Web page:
SEE ALSO: Here's how much you'd have to earn to buy a house and live comfortably in 23 US cities

    10. Kansas City, MO: 31.56% deal growth in 2015, 9.61% average growth since 2012.



    9. Dallas, TX: 37.09% deal growth in 2015, 18.83% average growth since 2012.



    8. Washington, DC: 38.16% deal growth in 2015, 21.31% average growth since 2012.



    See the rest of the story at Business Insider

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    rabbit show standard satin

    It's no secret a lot of people don't like the now widely used term for billion-dollar technology companies, unicorns.

    The word came about when technology startups with a billion-dollar valuation were thought to be rare and special, just like the mythical beast.

    But one of the issues critics have with the term unicorn is that technology companies with valuations over $1 billion (£700 million) are now fairly common, with 13 in London and dozens in Silicon Valley.

    Their popularity has risen so much in recent months that some sceptics have suggested we just name them "horses" or "donkeys."

    These same sceptics will most likely be saddened to hear that a new animal name for technology startups was floated Monday by the boss of a New York-headquartered venture-capital analysis firm.

    Writing in his daily newsletter, CB Insights CEO Anand Sanwal said 2016 would "be the year of the rabbits."

    What are tech rabbits?

    RabbitRabbit in this usage is an acronym describing real actual businesses building interesting tech. The term came about because Sanwal thinks there will be a new group of technology startups that aren't unicorns but aren't unicorpses either.

    (A unicorpse, by the way, is the term given to a dead unicorn.)

    Sanwal wrote: "With 152 (unicorns), there will of course be some flameouts or those that run into issues. These are not riskless bets after all."

    He continued: "While it's 'fun' in a schadenfreud'y way to claim some absurd number of unicorns will falter in 2016, it misses out on the fact that 2016's climate may force many of these unicorns to become RABBITs."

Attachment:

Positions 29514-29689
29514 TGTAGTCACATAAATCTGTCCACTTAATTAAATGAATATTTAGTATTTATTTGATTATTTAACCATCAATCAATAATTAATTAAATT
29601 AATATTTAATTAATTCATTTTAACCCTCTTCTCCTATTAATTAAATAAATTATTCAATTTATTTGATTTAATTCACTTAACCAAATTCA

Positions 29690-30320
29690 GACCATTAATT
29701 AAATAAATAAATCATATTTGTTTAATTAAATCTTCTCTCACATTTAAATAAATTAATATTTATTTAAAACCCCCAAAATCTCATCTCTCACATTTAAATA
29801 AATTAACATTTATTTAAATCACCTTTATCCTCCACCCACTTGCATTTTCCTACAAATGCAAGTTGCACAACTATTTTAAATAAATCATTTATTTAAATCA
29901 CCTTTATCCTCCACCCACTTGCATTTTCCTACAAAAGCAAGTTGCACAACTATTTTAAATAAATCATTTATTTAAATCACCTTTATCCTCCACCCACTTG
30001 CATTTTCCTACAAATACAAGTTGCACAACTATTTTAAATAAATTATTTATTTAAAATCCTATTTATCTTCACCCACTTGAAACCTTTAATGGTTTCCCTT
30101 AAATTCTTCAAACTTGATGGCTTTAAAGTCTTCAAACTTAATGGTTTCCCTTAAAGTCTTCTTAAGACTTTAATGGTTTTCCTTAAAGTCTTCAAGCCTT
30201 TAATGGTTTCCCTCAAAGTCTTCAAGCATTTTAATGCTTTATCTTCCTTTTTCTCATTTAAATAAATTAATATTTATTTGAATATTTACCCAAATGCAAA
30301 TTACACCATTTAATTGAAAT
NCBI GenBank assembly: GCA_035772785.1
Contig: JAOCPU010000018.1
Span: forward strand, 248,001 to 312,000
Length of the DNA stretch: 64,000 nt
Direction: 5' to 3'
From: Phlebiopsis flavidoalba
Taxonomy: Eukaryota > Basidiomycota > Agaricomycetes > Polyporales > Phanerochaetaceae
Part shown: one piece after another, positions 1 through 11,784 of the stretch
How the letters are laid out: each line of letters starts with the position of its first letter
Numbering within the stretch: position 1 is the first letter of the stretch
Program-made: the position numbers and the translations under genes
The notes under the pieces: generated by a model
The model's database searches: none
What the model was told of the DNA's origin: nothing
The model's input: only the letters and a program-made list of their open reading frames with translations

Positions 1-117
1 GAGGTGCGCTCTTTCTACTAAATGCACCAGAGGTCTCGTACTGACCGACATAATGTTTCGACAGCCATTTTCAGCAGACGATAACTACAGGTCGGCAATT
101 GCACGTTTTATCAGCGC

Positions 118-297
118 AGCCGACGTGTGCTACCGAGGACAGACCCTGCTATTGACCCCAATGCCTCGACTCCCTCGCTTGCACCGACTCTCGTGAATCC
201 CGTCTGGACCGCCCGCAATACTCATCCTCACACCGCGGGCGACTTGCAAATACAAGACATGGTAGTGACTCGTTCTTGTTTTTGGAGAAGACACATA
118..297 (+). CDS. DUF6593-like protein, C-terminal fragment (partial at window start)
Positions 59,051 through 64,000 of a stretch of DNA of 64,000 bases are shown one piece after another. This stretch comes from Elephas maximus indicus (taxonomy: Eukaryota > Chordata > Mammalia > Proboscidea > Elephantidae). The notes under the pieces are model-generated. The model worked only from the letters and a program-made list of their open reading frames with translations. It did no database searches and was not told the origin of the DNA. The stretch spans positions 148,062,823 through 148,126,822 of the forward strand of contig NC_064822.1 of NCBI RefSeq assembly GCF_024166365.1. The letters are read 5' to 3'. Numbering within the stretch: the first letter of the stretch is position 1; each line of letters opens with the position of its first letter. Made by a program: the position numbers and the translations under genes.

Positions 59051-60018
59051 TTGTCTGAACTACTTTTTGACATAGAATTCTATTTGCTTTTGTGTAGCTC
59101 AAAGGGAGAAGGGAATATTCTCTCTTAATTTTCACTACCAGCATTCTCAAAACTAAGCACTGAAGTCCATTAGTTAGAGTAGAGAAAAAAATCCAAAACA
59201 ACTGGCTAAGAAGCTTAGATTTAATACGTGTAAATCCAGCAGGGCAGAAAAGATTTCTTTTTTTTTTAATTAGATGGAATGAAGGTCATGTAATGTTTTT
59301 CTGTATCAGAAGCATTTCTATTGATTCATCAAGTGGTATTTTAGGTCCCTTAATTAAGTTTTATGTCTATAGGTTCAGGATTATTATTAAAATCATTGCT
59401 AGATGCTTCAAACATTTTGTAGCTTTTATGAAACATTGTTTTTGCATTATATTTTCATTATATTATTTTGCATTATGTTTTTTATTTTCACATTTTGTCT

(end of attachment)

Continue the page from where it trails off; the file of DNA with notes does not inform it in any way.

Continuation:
When I posted a screenshot (above) on Twitter, Mark Scott, the European technology correspondent for The New York Times, jokingly said it"seems legit," adding that he planned to buy every website with "rabbit" in the URL.

    Derek Du Preez, an editor at Diginomica, simply wrote: "I can't cope."

    Dead unicorns on the horizon

    Last October, Mark Suster, an entrepreneur who sold his business to Salesforce before becoming a venture capitalist, questioned the valuations being achieved by many of today's technology startups.

    The Upfront Ventures general partner published a blog post in which he predicted what would happen to the venture-capital market in 2016.

    In Venture Outlook 2016, Suster wrote, "Our late-stage, privately held technology market is clearly in a bubble," adding: "We're doomed to repeat history. Boom and bust." Suster said the "over-heated private tech markets will cool" in 2016, though he concedes that he had been saying that for the past two years.

    "Either we've discovered magical beans and elixir or perhaps we've gotten ahead of ourselves on valuation," Suster said.

    Bill Gurley, a venture capitalist at Benchmark Capital, is another outspoken critic of tech's funding landscape. "I do think you'll see some dead unicorns this year,"he said in 2015.

    Join the conversation about this story »

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    Ravel Law

    Can you apply big data to the legal industry? 

    That's exactly the question Daniel Lewis and Nik Reed, the co-founders of Ravel Law, asked when they were law students at Stanford.